6 steps that drive a more responsible design – and boost your business’ KPIs along the way

Why ‘heavier’ digital experiences matter

Our online habits have a surprising impact on the environment. 

Each time you take an action online, from visiting a web page to sending an email or interacting with content on social media, data is pulled from a physical server somewhere around the world. 

Making this data available 24/7 comes at a cost – both to the planet and a business’ bottom line. Large amounts of energy are needed to fulfil these data requests, which result in increased carbon emissions.

For example, Cristiano Ronaldo currently has around 470 million followers on Instagram. The power needed for a single post to reach each of his followers is equivalent to adding 20 UK households to the grid for an entire year.

It’s a bit like lifting a weight: The heavier it is, the more effort required to lift, and the more energy you burn during the process. This same principle applies online, because the more content your page or product contains (or the “heavier” it is in kB), the more energy and effort required to pull that “weight” from the server.

How to cut the weight

At Method, we consider ourselves accountable for the environmental impact of the digital products and services we design, build, and release into the world. As our clients also become increasingly invested in meeting their environmental targets, we need to be able to equip them with the necessary toolkits to do so.

But as we design for low-impact, a number of questions arise:

  • Is it possible to create digital products that have minimal environmental impact and do not compromise functionality and aesthetics? 
  • Can current brand guidelines and design systems remain intact so digital products fall in line with a set energy budget?
  • Is it as simple as applying emerging low-impact principles and techniques?
  • What do we prioritise (where are the quick wins?), and what are the associated costs? 

The core elements of Responsible Design

Using a selection of pages from our current website, we ran a series of experiments and explored what it takes to execute low-impact designs. 

Throughout this process, we uncovered a host of learnings that have been distilled into six actionable tips. Use these to design your next product more responsibly in a way that benefits people, the planet, and your wallet.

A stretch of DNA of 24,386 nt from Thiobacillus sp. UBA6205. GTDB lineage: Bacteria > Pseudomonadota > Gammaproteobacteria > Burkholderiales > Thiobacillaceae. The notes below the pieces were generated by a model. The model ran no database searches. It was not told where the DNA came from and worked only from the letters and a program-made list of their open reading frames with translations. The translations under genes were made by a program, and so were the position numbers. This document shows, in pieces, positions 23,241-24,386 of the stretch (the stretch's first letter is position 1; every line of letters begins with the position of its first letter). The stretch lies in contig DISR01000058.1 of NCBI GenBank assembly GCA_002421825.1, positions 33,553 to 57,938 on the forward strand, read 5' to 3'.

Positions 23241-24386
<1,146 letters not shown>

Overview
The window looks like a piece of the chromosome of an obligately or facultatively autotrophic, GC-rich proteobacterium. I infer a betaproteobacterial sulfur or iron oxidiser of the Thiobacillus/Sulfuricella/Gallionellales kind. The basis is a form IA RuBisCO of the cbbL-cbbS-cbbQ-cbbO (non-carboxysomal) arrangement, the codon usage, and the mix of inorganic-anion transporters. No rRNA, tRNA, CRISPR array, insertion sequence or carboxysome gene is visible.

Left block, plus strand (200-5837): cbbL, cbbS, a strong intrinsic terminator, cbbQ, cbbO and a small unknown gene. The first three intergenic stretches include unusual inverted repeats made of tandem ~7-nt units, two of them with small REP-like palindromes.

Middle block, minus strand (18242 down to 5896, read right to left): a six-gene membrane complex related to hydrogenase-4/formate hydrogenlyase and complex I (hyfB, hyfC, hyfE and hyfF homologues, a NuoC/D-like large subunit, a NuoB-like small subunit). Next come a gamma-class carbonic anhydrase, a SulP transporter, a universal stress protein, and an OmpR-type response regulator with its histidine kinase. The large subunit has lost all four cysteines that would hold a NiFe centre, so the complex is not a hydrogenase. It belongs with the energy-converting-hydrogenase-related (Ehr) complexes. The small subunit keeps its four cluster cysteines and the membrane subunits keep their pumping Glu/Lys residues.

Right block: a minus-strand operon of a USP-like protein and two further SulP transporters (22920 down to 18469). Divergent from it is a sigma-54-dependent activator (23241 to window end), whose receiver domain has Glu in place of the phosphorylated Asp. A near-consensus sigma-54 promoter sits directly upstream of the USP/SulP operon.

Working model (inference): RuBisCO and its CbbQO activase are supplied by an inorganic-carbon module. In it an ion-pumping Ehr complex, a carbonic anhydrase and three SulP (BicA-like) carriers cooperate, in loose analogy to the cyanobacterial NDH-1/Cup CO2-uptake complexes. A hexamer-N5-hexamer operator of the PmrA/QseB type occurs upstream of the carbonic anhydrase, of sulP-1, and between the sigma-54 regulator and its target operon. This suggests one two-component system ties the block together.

1. Streamline the user experience 
  2. Trim the excess
  3. Set your boundaries
  4. Optimise, optimise, optimise!
  5. Give power to the user
  6. Go green with hosting

1.  Streamline the user experience

Assess your analytics and examine why people are coming to use your product or service. Identify your most viewed content, then think about how you could restructure your pages to bring this content to the centre stage.

Not only will this create a more enjoyable user experience, but it saves users from having to navigate through multiple pages to reach their desired goal. Remember: A streamlined journey and less time spent online equals less energy consumed (and less energy means less CO2e, the amount of carbon dioxide equivalent emitted per page visit).

2.  Trim the excess

We all think about being more conscious when disposing of our physical waste, but what about digital waste? If that blog post from 2009 isn’t being read – cut it!

It’s easy to think of the internet as having unlimited space and resources, but this is not actually the case. In removing content from your site, you’ll both increase loading speed and minimise your carbon footprint. Plus, you might also save money by needing less storage space on your servers!

3.  Set your boundaries

Responsible Design requires a mindset shift. Make it intentional from the get-go and set environmental parameters as you define your product requirements. We based our framework on Google’s updated pillars of good user experience, assessing our site against:

  • Page weight 
  • Loading speed
  • CO2e

To make a product more sustainable, you must effectively streamline the process of loading its content. The more efficiently it loads, and the less energy required to pull this data from the server, the higher impact this will have on reducing carbon emissions.